We recently hosted a WorldatWork webinar regarding the new commission accounting requirements under ASC 606. From the number of attendees and questions received during the webinar, this is a hot topic for both private and public companies that want to remain GAAP compliant. In fact, we got so many questions during the webinar that we couldn’t answer all of them during the allotted time – so we’re answering them here in this post.
However, I’d like to start by re-emphasizing a few key points:
- You should be working with the finance team to discuss the model that will be used for the treatment of commissions.
- Your company should be working with your external auditing team or other financial consultants to discuss the appropriate treatment of your revenue from contracts with customers and associated expenses (such as commissions).
- Xactly can help. We’ve posted links to many different resources here and also have an end-to-end solution, Xactly Commission Expense Accounting (CEA) to help companies meet the new commission accounting requirements under ASC 606.
Commission Expense Accounting Under ASC 606
DOES IT AFFECT ME?
Q: Is there any difference in accounting treatment if your sales "incentive" is a bonus structure (vs. commission as % of revenue) tied to % attainment of goal?
A: Yes, there can be a difference. Certain types of variable compensation, i.e. bonuses paid solely for the attainment of individual goals or professional performance, can be simply expensed. However, if you’re paying a bonus or commission related to securing or retaining customer revenue and there is a long-term business benefit (from renewals, additional services, etc.…), then you need to capitalize and amortize the expense. The key question to ask is, “Are the bonuses directly attributable to identifiable contracts?”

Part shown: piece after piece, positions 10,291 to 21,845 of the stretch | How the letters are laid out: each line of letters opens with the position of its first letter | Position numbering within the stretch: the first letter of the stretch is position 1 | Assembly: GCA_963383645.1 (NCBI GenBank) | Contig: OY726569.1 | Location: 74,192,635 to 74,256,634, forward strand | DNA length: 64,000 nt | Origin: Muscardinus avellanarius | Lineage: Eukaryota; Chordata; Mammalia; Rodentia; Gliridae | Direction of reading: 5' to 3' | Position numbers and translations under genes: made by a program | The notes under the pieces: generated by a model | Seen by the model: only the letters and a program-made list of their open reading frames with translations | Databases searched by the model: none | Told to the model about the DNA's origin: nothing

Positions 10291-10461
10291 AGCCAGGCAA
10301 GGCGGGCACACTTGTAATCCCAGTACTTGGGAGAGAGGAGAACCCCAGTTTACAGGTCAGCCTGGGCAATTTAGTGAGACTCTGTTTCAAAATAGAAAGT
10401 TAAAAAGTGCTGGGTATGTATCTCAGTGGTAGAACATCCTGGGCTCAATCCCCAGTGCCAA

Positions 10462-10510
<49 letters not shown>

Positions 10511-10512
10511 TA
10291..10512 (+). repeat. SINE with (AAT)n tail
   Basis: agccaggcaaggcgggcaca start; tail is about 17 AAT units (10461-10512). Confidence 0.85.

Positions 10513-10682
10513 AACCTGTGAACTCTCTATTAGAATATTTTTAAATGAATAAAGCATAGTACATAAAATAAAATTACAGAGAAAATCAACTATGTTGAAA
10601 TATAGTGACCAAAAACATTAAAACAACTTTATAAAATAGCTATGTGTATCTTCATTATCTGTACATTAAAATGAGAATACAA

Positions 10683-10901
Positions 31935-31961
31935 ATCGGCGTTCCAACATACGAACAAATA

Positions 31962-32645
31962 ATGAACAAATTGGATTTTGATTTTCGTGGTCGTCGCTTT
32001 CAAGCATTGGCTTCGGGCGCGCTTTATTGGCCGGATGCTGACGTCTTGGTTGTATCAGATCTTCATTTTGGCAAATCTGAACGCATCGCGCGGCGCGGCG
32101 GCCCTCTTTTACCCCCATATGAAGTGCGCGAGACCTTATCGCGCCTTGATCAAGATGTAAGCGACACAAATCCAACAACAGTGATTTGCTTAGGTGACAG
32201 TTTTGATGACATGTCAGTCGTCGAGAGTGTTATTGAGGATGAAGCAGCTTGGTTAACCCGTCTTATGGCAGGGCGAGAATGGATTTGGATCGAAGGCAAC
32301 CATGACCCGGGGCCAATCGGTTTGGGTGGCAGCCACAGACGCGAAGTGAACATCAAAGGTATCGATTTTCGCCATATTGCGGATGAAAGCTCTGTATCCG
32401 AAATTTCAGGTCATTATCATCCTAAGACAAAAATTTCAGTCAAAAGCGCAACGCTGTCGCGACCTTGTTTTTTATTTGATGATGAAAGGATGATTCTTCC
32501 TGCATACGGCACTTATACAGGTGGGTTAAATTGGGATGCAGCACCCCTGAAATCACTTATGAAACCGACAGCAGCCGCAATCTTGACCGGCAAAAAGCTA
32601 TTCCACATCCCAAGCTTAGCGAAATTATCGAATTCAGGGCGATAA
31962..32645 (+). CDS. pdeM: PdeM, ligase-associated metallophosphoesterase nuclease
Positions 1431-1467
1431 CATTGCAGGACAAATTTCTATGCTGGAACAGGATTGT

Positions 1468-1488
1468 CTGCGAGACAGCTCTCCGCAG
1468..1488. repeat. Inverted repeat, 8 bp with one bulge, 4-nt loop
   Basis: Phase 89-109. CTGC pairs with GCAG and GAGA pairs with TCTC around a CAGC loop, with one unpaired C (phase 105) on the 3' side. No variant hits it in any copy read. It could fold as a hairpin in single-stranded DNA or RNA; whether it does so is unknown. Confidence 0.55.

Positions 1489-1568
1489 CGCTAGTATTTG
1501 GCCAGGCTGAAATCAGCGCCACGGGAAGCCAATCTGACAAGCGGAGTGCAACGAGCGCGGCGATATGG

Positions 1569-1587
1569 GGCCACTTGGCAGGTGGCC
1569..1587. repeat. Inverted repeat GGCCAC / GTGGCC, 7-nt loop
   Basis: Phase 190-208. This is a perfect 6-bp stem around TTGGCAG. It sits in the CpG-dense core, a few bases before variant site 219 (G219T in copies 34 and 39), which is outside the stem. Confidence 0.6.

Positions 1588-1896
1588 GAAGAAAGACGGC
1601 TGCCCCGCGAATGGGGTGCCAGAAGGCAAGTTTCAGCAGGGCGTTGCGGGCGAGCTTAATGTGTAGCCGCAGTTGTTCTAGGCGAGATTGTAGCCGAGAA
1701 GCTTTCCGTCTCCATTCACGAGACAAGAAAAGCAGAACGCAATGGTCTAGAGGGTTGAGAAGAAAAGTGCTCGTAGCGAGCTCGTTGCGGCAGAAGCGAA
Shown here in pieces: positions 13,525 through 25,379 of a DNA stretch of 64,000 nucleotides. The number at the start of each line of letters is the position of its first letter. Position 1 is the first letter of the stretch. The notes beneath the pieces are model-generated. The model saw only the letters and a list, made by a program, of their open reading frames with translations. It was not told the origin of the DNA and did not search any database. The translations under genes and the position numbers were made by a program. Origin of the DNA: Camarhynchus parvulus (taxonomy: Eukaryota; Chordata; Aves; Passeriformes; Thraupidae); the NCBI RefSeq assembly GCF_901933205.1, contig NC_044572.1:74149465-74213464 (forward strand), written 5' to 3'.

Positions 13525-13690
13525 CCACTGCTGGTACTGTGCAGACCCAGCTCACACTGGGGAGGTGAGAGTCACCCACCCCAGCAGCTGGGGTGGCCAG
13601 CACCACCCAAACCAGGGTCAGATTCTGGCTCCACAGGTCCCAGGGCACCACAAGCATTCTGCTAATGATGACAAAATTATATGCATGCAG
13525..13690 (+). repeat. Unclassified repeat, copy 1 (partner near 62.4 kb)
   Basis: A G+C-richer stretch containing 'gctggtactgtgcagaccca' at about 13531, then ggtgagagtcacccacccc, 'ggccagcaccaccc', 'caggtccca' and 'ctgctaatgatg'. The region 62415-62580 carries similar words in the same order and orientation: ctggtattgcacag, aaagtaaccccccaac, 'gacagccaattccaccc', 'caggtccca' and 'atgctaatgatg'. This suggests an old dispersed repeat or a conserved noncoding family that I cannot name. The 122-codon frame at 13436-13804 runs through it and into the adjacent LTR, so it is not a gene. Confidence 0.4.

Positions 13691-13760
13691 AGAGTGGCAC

Q: What if the service you provide includes software and personnel (i.e. health records, retrieval/scanning, coding, etc.…
A: Regardless of what service you’re providing, you need to look at if and how you’re paying commissions to employees on the sale of those products and services. If you’re paying commission to incent reps to acquire or retain new customers, you’re paying for the acquisition of the customer, and you need to track the associated commissions at the contract and product level, and then be ready to feed that data into your amortization model.
Q: If your plan isn’t based on specific rates for specific products, is there an impact on approach here?
A: No, the approach remains the same regardless of whether incentive plans are or are not based on specific rates for specific products. The priority is figuring out whether commission payments can be instantly expensed or if they need to be amortized over a longer period of time based on the customer or product lifetime.
Q: What if a certain population of sales isn’t necessarily recurring or doesn’t require any services to be delivered beyond 12 months? Do you still need to defer the initial sale to each customer?